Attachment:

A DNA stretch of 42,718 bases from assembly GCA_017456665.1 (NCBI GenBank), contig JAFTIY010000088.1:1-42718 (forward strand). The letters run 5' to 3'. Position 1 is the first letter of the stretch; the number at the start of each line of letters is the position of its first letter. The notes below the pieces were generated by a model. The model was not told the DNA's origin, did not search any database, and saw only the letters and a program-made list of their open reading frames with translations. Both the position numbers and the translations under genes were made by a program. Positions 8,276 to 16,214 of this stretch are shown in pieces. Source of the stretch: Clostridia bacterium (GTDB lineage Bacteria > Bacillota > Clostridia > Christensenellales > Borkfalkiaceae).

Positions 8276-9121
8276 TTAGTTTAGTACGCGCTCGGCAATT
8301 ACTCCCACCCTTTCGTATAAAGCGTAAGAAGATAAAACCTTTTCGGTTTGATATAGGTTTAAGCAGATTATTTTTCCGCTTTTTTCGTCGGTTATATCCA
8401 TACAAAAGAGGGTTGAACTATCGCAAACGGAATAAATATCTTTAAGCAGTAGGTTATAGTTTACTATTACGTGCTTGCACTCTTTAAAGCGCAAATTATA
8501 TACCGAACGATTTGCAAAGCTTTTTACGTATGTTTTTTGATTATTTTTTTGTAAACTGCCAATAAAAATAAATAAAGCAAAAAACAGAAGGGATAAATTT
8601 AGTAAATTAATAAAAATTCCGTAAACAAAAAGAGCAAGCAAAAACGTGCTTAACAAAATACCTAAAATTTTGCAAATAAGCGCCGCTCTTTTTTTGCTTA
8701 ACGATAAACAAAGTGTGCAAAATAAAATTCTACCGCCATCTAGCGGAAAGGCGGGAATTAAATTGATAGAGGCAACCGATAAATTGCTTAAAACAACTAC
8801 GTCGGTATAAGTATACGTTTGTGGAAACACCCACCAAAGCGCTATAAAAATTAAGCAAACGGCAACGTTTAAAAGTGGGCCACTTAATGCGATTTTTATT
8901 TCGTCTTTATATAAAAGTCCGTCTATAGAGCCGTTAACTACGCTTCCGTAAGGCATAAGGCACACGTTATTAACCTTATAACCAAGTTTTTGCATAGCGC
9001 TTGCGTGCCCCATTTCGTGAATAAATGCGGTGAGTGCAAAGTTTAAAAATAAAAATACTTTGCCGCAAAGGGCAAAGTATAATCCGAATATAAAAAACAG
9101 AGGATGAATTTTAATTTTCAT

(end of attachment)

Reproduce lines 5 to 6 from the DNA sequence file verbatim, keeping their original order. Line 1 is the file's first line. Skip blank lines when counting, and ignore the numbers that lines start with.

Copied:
8401 TACAAAAGAGGGTTGAACTATCGCAAACGGAATAAATATCTTTAAGCAGTAGGTTATAGTTTACTATTACGTGCTTGCACTCTTTAAAGCGCAAATTATA
8501 TACCGAACGATTTGCAAAGCTTTTTACGTATGTTTTTTGATTATTTTTTTGTAAACTGCCAATAAAAATAAATAAAGCAAAAAACAGAAGGGATAAATTT